Tag Archives: housing market

July 2017 Real Estate Market Report

Existing-Home Sales Slide 1.3 Percent in July

real estate market update for July 2017Listings in July typically went under contract in under 30 days for the fourth consecutive month because of high buyer demand, but existing-home sales ultimately pulled back as large declines in the Northeast and Midwest outweighed sales increases in the South and West, according to the National Association of Realtors®.

Total existing-home sales, which are completed transactions that include single-family homes, townhomes, condominiums and co-ops, slipped 1.3 percent to a seasonally adjusted annual rate of 5.44 million in July from a downwardly revised 5.51 million in June. July’s sales pace is still 2.1 percent above a year ago, but is the lowest of 2017.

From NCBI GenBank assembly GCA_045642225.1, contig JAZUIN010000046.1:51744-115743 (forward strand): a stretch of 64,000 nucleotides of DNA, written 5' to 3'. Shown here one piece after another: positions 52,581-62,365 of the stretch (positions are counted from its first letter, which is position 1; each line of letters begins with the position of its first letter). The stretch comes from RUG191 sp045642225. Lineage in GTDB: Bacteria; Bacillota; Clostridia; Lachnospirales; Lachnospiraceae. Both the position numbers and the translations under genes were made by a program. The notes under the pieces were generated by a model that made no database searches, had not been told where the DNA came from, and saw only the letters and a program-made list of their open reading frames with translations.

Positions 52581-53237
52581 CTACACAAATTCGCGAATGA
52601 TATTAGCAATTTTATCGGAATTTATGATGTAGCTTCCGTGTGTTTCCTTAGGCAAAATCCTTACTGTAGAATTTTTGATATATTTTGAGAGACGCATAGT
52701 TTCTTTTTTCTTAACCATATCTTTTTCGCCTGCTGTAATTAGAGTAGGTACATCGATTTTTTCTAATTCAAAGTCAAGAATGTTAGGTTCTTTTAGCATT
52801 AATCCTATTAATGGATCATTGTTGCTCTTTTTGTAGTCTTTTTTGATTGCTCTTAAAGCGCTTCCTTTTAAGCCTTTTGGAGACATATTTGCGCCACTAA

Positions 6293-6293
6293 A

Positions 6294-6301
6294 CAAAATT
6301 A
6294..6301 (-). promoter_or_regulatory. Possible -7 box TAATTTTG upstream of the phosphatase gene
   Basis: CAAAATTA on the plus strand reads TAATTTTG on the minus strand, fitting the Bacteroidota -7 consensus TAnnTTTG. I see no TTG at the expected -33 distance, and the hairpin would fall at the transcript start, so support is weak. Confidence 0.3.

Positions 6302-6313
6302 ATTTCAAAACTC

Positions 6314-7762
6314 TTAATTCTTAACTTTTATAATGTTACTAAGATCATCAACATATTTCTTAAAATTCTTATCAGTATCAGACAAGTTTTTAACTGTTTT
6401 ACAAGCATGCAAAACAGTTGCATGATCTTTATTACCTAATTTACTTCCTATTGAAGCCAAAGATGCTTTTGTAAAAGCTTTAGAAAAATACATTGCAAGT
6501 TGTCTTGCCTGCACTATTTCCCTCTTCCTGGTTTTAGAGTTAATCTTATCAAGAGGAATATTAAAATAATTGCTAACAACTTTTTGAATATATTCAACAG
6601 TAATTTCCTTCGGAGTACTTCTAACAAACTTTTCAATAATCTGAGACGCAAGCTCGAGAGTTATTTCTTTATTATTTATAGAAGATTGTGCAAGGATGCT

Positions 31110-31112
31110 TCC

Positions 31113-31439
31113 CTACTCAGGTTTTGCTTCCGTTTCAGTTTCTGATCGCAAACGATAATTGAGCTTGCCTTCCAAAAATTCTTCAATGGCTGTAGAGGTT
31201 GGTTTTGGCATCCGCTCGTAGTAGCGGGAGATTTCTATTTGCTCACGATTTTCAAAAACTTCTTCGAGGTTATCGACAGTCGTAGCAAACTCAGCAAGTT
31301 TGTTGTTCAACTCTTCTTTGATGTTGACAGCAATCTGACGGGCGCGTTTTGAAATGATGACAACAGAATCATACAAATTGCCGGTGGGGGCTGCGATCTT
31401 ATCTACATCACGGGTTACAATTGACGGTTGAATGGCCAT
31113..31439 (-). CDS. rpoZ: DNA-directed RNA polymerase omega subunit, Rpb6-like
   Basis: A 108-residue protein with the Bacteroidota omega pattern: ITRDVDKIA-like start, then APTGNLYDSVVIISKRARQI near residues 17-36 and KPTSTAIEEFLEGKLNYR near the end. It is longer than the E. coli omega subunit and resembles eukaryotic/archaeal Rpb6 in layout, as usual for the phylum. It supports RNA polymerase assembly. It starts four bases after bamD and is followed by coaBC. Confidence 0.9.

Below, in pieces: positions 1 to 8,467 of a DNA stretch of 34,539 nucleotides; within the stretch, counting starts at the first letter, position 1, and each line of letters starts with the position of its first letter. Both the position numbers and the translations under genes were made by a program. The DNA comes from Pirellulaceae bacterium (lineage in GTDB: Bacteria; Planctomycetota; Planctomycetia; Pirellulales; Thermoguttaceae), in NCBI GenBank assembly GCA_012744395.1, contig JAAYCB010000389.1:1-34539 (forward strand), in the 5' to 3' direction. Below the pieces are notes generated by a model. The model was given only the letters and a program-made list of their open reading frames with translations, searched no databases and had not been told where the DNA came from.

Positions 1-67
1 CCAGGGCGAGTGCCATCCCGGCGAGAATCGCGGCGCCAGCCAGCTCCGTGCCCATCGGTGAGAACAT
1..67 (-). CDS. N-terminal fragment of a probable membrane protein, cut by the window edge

Lawrence Yun, NAR chief economist, says the second half of the year got off on a somewhat sour note as existing sales in July inched backward. “Buyer interest in most of the country has held up strongly this summer and homes are selling fast, but the negative effect of not enough inventory to choose from and its pressure on overall affordability put the brakes on what should’ve been a higher sales pace,” he said. “Contract activity has mostly trended downward since February and ultimately put a large dent on closings last month.”